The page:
“Everything you eat has to die for you to eat it.”
This is something Trent said. It’s the reason I’m an omnivore, not a vegetarian. For me to live, everything I eat must die. I suppose fruit is a technicality, but I’m stealing the food the fruit seed needed to grow into a plant.
Trent and I had similar views about omnivores. If you eat meat, you better know what kind of animal it came from, and you better appreciate the animal. Also, don’t buy meat from a place that was cruel to the animals before it killed them.
Bird’s meat market was a few miles down the road from us in Newaygo, Michigan. We took Jeanna there so she would know the truth about what she ate. When the butcher passed a quarter of a cow across the counter, Jenna said, “Oh, gross!” Trent’s response was, “Where do you think your hamburger comes from?”
Animal welfare is the reason I buy my eggs from Vital Farms. Yes, they cost more, but I like knowing my egg-laying hens weren’t tortured on my behalf, the earth under their feet wasn’t herbicided to smithereens, and that those working the farm are making a living wage. I can make up the extra cost of the eggs by eating less beef.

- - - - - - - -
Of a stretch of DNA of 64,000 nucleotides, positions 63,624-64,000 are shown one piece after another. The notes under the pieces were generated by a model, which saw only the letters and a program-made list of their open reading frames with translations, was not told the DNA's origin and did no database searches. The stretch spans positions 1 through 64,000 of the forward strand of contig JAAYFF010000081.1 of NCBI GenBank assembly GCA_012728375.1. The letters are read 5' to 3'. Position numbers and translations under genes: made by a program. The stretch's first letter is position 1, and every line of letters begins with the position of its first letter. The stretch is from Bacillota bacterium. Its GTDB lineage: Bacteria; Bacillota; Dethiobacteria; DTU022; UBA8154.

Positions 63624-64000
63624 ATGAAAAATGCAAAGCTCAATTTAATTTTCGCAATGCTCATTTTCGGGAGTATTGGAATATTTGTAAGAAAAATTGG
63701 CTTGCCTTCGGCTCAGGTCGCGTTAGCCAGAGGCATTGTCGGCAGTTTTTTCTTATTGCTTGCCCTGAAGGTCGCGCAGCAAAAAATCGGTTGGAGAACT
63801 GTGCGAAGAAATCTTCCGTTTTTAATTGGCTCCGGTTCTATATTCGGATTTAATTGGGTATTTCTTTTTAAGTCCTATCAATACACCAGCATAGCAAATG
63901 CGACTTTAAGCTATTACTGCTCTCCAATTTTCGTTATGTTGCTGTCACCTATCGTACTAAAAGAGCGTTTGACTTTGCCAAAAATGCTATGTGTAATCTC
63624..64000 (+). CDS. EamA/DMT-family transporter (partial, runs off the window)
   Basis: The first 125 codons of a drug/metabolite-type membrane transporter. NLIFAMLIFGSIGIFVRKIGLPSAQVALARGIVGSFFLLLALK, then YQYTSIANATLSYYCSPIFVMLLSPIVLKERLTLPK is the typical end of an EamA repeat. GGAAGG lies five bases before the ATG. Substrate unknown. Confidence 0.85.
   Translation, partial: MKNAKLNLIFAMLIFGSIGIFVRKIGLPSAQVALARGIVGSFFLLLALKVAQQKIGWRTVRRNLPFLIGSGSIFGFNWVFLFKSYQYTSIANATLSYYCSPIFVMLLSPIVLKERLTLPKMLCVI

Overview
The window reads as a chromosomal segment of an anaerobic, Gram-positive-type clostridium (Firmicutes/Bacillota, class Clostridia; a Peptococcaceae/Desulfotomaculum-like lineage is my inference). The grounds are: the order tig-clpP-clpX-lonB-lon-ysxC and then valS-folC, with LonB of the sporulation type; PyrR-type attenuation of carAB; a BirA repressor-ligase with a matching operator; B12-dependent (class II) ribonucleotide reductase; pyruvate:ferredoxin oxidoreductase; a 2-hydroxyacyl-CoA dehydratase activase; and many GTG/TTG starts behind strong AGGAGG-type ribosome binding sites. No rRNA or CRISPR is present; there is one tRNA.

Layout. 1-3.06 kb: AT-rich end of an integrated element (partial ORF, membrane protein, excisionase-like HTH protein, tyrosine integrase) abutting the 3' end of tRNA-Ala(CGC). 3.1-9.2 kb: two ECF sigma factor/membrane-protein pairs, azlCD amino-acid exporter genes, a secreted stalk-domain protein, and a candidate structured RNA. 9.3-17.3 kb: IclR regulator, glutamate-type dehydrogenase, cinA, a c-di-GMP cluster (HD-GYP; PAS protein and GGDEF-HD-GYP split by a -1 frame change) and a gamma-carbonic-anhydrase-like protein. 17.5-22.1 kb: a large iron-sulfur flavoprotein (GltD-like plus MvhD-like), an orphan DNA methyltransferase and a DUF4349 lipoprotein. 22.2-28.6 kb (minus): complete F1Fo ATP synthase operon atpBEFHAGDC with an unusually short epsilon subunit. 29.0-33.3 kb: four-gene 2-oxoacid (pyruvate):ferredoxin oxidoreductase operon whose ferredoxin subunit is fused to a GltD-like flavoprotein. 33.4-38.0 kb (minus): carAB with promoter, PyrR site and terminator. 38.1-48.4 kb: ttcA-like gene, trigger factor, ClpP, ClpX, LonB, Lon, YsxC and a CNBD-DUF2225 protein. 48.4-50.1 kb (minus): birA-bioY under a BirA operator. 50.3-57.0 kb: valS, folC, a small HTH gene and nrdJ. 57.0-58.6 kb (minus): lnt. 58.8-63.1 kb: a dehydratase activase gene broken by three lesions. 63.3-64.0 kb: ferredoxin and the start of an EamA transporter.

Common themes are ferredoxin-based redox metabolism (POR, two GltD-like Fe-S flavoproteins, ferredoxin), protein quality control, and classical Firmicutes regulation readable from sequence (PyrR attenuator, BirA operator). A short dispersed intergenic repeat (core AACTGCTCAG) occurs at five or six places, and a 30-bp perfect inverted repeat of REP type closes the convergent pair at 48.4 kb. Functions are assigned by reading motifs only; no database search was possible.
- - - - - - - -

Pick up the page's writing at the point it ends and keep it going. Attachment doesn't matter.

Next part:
Even though I’m an omnivore, I’m eating much less beef these days.
Partly it’s because I’ve realized I don’t like beef all that much. Partly it’s because my digestive system prefers protein from other sources. But a big part of the reason I’m eating less beef is the toll beef takes on the planet.
If we look at different food sources to see how much CO2 they add to the atmosphere, beef is a stinker.
The next behavior for me to change is to stop buying automatic chicken, not because of the chicken, but because of the plastic casket the rotisserie chicken comes in.
“But Jule! Don’t you know that plastic chicken tub is recyclable?”
Yes, and even though things are marked with a code that implies they are recyclable, 75% of all plastic is not recycled. Plastic recycling is a fiction we tell ourselves to feel better about using plastic.
I wish I could invent some marvelous sustainable replacement for plastic. In the meantime, I will use less of it. No plastic straws. Fine mesh bags at the grocery store for produce and reusable hauling bags for food. A small ball of a shopping bag to keep in my purse, to expand and use when needed.
All just a drop in the bucket, but an ocean is made of drops.
Chewing the Cud of Good
Thankful for a hot bath and a warm bed after a cold & rainy walk home.